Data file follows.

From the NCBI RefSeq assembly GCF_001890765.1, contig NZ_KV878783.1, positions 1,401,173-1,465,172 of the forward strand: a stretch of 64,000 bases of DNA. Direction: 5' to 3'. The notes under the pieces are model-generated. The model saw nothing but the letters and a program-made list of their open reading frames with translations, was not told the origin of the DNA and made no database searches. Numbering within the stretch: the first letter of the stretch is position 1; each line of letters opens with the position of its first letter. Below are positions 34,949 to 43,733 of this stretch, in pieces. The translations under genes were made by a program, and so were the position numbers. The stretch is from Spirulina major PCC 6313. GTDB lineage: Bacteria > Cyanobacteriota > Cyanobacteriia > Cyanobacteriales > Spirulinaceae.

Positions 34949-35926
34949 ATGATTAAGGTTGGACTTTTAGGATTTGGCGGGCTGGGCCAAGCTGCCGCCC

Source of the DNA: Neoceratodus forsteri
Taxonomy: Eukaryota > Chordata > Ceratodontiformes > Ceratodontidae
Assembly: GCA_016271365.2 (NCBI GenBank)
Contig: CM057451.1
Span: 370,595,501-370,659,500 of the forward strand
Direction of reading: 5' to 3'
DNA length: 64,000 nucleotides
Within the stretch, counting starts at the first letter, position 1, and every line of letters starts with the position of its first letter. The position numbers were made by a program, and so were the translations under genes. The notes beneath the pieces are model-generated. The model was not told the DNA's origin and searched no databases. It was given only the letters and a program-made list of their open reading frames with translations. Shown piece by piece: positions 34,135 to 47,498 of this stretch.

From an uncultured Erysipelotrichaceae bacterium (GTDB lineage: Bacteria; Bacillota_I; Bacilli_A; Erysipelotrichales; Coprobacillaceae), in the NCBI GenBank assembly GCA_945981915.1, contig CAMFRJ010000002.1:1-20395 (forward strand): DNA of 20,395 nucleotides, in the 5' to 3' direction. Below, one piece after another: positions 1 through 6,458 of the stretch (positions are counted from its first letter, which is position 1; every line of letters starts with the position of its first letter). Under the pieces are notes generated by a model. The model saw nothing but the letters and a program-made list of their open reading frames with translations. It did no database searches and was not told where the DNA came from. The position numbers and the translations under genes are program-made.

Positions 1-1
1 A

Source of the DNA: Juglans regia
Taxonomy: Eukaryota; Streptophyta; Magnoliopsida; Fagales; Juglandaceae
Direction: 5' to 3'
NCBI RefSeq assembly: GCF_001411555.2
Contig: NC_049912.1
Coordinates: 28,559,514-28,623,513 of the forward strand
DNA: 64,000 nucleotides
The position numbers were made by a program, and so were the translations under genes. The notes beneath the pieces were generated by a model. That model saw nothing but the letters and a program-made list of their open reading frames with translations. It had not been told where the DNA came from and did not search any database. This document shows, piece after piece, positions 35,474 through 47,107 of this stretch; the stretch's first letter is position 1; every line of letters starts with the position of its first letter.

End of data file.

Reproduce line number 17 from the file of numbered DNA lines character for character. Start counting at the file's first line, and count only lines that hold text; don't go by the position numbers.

Direction: 5' to 3'